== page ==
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MOTIVATING FACTOR: Egg Bowl means ‘everything’ to Rebels, Mississippi State

Chad Kelly grew up more than 900 miles from Mississippi, and his familiarity with the tradition and passion woven into the state’s most bitter college football rivalry seems even more distant than that.

“I’m just a kid from Buffalo who never hears a cowbell in Buffalo,” Kelly said, referencing his New York hometown when the subject of Mississippi State’s loudest game ritual is brought up.

But most of the Rebels’ quarterback’s teammates call Mississippi home, and that’s not lost on him. Kelly said he’s ready to experience first-hand what those in his own locker room are trying their best to convey — Saturday’s meeting between No. 19 Ole Miss and No. 23 Mississippi State (6:15 p.m., ESPN2) is no ordinary game.

“It means everything,” Kelly said. “Being around here the past nine, 10 months in Oxford, this is the biggest game of the year to get out there in front of a big-time crowd.”

More than pride and bragging rights could be on the line in this year’s Egg Bowl depending on what happens between Auburn and Alabama, which will play earlier in the day. An Auburn upset coupled with an Ole Miss win over the Bulldogs would put the Rebels (8-3, 5-2 Southeastern Conference) in the SEC Championship Game.

But the only thing the Rebels can control is what happens in Starkville, a place they haven’t won since Eli Manning’s senior season in 2003. It’s been a series dominated recently by the team playing in its own stadium with Mississippi State’s 31-23 win in Oxford in 2010 being the only time the visitors have won in the last 11 meetings.

“The stands are going to be packed out and the (Mississippi State) fans are going to rally behind their team,” Ole Miss safety Chief Brown said. “It’s going to be a really tough environment for us. Probably the toughest all year.”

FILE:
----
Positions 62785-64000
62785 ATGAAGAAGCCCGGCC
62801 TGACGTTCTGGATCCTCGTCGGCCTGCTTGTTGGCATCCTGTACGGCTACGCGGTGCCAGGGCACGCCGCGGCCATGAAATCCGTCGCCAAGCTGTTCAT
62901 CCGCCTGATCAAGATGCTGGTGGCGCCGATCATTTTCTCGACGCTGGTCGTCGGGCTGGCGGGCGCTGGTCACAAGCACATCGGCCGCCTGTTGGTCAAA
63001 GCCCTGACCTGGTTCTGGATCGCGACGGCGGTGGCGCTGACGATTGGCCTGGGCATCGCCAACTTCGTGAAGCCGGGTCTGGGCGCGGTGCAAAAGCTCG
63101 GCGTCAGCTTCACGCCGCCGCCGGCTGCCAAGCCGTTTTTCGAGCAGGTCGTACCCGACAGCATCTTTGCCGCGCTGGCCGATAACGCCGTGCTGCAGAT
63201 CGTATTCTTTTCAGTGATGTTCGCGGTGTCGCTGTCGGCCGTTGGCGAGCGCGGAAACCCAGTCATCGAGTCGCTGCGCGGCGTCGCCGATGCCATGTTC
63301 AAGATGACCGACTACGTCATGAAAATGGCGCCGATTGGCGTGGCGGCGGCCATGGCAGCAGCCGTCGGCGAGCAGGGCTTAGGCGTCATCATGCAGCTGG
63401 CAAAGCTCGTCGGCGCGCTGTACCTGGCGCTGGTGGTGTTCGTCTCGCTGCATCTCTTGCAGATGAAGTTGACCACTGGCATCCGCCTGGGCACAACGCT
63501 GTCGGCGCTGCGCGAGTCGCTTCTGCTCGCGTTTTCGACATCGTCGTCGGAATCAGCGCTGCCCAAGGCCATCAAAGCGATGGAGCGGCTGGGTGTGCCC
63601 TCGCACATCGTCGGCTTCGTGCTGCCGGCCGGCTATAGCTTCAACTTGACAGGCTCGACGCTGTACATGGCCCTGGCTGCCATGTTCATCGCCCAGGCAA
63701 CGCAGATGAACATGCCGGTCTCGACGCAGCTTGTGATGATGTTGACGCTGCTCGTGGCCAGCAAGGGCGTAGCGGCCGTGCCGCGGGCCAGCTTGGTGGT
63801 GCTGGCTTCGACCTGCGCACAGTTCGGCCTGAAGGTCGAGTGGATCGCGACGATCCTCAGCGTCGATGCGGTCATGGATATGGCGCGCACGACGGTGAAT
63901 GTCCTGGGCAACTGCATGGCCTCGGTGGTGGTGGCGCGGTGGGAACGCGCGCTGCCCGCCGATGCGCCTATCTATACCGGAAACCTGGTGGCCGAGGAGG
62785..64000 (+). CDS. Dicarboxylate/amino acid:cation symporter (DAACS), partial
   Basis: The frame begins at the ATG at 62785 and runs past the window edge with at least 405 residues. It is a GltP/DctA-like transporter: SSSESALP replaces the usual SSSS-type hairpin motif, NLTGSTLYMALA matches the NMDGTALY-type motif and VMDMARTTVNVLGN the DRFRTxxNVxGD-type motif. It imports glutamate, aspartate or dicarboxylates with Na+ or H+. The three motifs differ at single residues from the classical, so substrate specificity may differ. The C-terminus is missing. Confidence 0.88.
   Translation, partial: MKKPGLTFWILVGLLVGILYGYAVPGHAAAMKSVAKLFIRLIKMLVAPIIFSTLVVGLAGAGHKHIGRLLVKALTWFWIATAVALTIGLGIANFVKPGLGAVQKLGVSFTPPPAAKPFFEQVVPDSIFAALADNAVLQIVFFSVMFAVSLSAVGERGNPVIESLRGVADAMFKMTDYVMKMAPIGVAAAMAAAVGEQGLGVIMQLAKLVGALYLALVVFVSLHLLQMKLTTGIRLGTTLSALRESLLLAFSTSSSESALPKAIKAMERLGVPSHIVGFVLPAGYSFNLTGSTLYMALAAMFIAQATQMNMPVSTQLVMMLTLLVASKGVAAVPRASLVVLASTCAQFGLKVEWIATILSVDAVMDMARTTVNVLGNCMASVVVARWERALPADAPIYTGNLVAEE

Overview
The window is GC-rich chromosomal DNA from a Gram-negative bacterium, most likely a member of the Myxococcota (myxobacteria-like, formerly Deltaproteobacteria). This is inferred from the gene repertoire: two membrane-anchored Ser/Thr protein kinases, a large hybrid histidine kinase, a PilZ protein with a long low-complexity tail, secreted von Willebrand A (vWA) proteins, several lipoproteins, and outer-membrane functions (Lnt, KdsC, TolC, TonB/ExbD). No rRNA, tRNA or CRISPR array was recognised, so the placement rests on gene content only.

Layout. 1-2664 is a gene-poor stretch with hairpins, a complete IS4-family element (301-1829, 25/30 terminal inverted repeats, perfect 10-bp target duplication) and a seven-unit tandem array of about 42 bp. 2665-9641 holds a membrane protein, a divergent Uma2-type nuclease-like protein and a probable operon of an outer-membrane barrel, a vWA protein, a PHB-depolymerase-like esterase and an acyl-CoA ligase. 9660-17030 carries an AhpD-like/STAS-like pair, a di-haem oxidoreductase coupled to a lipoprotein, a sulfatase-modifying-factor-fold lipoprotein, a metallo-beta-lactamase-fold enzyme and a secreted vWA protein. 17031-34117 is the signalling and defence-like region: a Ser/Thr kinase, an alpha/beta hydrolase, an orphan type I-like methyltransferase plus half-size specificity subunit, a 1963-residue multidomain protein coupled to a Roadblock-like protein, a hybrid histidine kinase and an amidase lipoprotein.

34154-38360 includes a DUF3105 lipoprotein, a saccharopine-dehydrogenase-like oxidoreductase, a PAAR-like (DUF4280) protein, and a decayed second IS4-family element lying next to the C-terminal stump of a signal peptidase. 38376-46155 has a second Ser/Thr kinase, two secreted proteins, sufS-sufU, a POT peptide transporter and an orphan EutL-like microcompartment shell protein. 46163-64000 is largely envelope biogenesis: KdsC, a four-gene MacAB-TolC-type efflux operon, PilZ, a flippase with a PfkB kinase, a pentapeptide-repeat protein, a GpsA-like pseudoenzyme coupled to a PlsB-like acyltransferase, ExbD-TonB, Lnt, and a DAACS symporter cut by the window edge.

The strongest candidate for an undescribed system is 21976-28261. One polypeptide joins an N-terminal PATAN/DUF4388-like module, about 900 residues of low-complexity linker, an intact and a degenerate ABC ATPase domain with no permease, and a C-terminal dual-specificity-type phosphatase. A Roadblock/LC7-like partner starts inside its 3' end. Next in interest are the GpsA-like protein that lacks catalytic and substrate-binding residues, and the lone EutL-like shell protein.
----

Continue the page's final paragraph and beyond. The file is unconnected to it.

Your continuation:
For Ole Miss to have a shot to end the decade-long misery at Davis Wade Stadium, the defense will have to do something it’s struggled to do all season and contain a potent Bulldog passing attack behind senior quarterback Dak Prescott, who’s thrown for 3,159 yards and 23 touchdowns for the SEC’s second-ranked passing offense.

A lot of points?

Arkansas is the only team in the SEC that’s given up more passing yards than the Rebels, who have surrendered at least 270 yards through the air in six different games. Prescott’s ability to tuck it and run could make it even more of a chore for Ole Miss to contain the Bulldogs, who can attack any part of the field with their spread offense.

Prescott has added 478 yards and nine scores on the ground.

“They spread you from sideline to sideline and give (Prescott) a lot of options once the ball is snapped,” Ole Miss coach Hugh Freeze said.

The only quarterback who’s been more prolific in the SEC than Prescott is Kelly, whose 3,504 passing yards and 25 touchdown tosses are tops in the league. The wide-open offenses and little resistance against them could make for a game that won’t be decided until the final possession in a meeting between two of the four highest-scoring offenses in the league.

“I wouldn’t say a shootout,” wideout Laquon Treadwell said. “It’s going to be a great game though. High intensity. They’re going to be flying around. We’re going to be flying around. It’s going to be a great rivalry game.”

From the outsiders on the roster who have been thrown into the rivalry since their arrival in Oxford to the Mississippians who have grown up in it, all any of them want is one more point than the Bulldogs.

“(Linebacker C.J. Johnson) has already said a couple of things in the locker room, but it’s all out of fun,” said defensive back Mike Hilton, a Georgia native. “We know he’s ready. We’re going to feel the same.”